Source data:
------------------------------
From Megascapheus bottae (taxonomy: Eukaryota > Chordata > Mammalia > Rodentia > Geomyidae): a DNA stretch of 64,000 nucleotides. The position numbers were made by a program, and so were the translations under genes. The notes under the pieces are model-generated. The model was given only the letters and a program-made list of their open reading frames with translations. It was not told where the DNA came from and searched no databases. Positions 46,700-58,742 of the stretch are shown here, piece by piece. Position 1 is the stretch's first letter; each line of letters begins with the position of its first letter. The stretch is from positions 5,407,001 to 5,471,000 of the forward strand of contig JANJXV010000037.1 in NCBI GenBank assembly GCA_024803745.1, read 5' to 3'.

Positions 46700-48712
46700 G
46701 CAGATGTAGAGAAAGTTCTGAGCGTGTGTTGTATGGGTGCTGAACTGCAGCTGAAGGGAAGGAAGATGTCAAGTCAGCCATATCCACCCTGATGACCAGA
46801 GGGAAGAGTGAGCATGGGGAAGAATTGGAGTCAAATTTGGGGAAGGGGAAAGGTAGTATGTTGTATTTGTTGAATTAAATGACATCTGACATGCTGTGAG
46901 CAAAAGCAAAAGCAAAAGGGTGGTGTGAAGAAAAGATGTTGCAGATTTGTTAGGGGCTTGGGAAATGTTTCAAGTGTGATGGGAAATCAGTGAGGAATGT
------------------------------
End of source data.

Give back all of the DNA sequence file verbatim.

From Megascapheus bottae (taxonomy: Eukaryota > Chordata > Mammalia > Rodentia > Geomyidae): a DNA stretch of 64,000 nucleotides. The position numbers were made by a program, and so were the translations under genes. The notes under the pieces are model-generated. The model was given only the letters and a program-made list of their open reading frames with translations. It was not told where the DNA came from and searched no databases. Positions 46,700-58,742 of the stretch are shown here, piece by piece. Position 1 is the stretch's first letter; each line of letters begins with the position of its first letter. The stretch is from positions 5,407,001 to 5,471,000 of the forward strand of contig JANJXV010000037.1 in NCBI GenBank assembly GCA_024803745.1, read 5' to 3'.

Positions 46700-48712
46700 G
46701 CAGATGTAGAGAAAGTTCTGAGCGTGTGTTGTATGGGTGCTGAACTGCAGCTGAAGGGAAGGAAGATGTCAAGTCAGCCATATCCACCCTGATGACCAGA
46801 GGGAAGAGTGAGCATGGGGAAGAATTGGAGTCAAATTTGGGGAAGGGGAAAGGTAGTATGTTGTATTTGTTGAATTAAATGACATCTGACATGCTGTGAG
46901 CAAAAGCAAAAGCAAAAGGGTGGTGTGAAGAAAAGATGTTGCAGATTTGTTAGGGGCTTGGGAAATGTTTCAAGTGTGATGGGAAATCAGTGAGGAATGT